It's even more complicated.

Tretter operates two newspapers 7 miles apart: the Spencer County Leader in slow-time Santa Claus and the Ferdinand News in a fast-time community. Two years ago, both newspapers adopted fast time to simplify business operations. But the printer operates in Eastern Daylight Time, so Tretter's newspapers are simultaneously on fast and slow time.

"There's probably a way to reinvent time that's simple, but we haven't thought of it yet," she says.


USA Today, 4/26/05.

(For those of you who aren't regular USA Today readers, this is typical of their hard-hitting, in-depth coverage of essential national issues.)

Craziness, though. I knew Indiana's time zones were in disputation, but I had no idea it was like that.
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think 'on the road.'
dieblucasdie
Registered user

Posts: 24493


« Reply #1 on: Apr 26, 2005, 07:25:58 PM »

Yeah, I lived in South Bend for four years, and came to Chicago a lot on the weekends.  Half the year, they're on the same time, the other half, South Bend is on the same time as New York.  Insane.  It made figuring out when I had to catch the train an absolute bitch.  Goddamn, there's almost nothing I like about Indiana.  Fuck you, Dick Lugar!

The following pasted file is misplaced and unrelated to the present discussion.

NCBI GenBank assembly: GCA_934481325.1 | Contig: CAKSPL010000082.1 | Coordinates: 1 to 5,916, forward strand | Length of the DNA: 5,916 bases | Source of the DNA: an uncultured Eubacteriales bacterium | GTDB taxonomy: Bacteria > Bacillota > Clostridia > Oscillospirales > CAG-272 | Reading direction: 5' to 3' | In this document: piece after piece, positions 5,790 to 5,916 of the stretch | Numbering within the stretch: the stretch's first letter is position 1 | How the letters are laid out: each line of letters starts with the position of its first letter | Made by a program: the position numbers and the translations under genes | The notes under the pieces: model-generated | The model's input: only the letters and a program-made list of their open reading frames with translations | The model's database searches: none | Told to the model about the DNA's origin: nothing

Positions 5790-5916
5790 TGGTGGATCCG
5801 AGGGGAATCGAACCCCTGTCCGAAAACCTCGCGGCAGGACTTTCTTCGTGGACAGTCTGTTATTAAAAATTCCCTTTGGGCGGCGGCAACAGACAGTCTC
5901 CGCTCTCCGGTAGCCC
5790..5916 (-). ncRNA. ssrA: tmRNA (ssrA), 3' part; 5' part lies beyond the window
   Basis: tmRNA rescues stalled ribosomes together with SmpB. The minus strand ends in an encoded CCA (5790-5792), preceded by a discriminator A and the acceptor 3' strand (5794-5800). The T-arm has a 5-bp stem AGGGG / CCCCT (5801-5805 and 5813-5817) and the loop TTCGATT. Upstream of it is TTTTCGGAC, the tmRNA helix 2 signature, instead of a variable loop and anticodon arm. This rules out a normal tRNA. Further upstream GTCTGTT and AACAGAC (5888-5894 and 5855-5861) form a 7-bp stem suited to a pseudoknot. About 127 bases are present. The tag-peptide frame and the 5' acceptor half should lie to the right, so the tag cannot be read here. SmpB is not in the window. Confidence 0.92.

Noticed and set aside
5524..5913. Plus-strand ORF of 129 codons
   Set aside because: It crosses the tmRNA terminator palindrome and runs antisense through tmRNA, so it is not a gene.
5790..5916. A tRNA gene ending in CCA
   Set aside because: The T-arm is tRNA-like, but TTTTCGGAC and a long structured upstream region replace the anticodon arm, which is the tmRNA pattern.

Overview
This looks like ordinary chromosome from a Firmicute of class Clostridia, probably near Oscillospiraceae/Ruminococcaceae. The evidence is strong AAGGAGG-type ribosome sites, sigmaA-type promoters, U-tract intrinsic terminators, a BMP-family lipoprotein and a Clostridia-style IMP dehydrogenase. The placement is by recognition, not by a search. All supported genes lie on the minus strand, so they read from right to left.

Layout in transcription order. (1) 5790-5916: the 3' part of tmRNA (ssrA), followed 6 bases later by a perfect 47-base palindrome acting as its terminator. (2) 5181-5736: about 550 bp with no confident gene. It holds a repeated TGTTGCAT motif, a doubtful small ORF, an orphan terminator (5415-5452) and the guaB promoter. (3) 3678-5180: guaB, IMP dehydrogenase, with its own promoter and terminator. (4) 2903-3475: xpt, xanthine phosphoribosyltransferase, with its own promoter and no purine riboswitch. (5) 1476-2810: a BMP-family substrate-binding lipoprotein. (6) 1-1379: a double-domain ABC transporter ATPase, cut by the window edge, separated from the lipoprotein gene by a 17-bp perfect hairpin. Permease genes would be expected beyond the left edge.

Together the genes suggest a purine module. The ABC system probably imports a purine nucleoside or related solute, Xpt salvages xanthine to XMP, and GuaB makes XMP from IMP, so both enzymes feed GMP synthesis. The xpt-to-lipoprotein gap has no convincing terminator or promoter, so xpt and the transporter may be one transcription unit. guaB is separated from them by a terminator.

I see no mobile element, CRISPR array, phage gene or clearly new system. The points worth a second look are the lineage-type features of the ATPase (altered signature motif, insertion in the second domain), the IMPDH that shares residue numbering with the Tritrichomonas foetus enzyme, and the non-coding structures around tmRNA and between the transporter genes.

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he was basically your only chance at making the world love you.
rockmeamadeus
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Posts: 7199


« Reply #2 on: Apr 26, 2005, 07:55:08 PM »

This part was my favorite:

Quote
for fear of unleashing Hoosier passions


That sounds like it could be pretty brutal...
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Andrew_TSKS
Registered user

Posts: 39426


« Reply #3 on: Apr 26, 2005, 08:00:33 PM »

Quote from: "dieblucasdie"
Yeah, I lived in South Bend for four years, and came to Chicago a lot on the weekends.  Half the year, they're on the same time, the other half, South Bend is on the same time as New York.  Insane.  It made figuring out when I had to catch the train an absolute bitch.  Goddamn, there's almost nothing I like about Indiana.  Fuck you, Dick Lugar!


went to notre dame, huh? so did my ex, for her first year of law school. when were you there?
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I just want to be myself and I want you to love me for who I am.
SPACERACE
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Posts: 12155


« Reply #4 on: Apr 26, 2005, 08:57:40 PM »

Quote
Hoosier passions
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dieblucasdie
Registered user

Posts: 24493


« Reply #5 on: Apr 26, 2005, 10:26:32 PM »

Quote from: "Andrew_TSKS"
went to notre dame, huh? so did my ex, for her first year of law school. when were you there?


haha, yeah, I was there fall '99 - spring '03.  It was a great school and all, but at the same time I'm glad it's over.  South Bend = Worst college town in the USA.
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he was basically your only chance at making the world love you.
Andrew_TSKS
Registered user

Posts: 39426


« Reply #6 on: Apr 26, 2005, 10:27:53 PM »

interesting. she was there your senior year.
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I just want to be myself and I want you to love me for who I am.